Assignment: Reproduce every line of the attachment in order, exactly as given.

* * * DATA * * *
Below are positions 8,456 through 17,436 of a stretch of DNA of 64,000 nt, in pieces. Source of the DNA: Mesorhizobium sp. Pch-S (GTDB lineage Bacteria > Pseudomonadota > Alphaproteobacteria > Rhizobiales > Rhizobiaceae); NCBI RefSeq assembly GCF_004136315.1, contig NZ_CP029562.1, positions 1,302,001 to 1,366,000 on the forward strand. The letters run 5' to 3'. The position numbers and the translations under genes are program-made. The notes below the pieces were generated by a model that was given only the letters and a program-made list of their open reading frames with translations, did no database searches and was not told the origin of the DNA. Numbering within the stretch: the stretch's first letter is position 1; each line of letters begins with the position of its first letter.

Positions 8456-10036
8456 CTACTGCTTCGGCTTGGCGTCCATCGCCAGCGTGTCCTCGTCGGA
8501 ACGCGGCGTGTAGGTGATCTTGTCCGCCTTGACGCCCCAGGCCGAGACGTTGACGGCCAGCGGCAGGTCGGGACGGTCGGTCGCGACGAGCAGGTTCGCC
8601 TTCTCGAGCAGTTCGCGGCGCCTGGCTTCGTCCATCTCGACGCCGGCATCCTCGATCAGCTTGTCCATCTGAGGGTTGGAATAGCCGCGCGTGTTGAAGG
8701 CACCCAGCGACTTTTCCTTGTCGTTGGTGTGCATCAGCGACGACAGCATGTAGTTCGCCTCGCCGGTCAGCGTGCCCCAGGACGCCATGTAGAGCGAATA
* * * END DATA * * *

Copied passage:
Below are positions 8,456 through 17,436 of a stretch of DNA of 64,000 nt, in pieces. Source of the DNA: Mesorhizobium sp. Pch-S (GTDB lineage Bacteria > Pseudomonadota > Alphaproteobacteria > Rhizobiales > Rhizobiaceae); NCBI RefSeq assembly GCF_004136315.1, contig NZ_CP029562.1, positions 1,302,001 to 1,366,000 on the forward strand. The letters run 5' to 3'. The position numbers and the translations under genes are program-made. The notes below the pieces were generated by a model that was given only the letters and a program-made list of their open reading frames with translations, did no database searches and was not told the origin of the DNA. Numbering within the stretch: the stretch's first letter is position 1; each line of letters begins with the position of its first letter.

Positions 8456-10036
8456 CTACTGCTTCGGCTTGGCGTCCATCGCCAGCGTGTCCTCGTCGGA
8501 ACGCGGCGTGTAGGTGATCTTGTCCGCCTTGACGCCCCAGGCCGAGACGTTGACGGCCAGCGGCAGGTCGGGACGGTCGGTCGCGACGAGCAGGTTCGCC
8601 TTCTCGAGCAGTTCGCGGCGCCTGGCTTCGTCCATCTCGACGCCGGCATCCTCGATCAGCTTGTCCATCTGAGGGTTGGAATAGCCGCGCGTGTTGAAGG
8701 CACCCAGCGACTTTTCCTTGTCGTTGGTGTGCATCAGCGACGACAGCATGTAGTTCGCCTCGCCGGTCAGCGTGCCCCAGGACGCCATGTAGAGCGAATA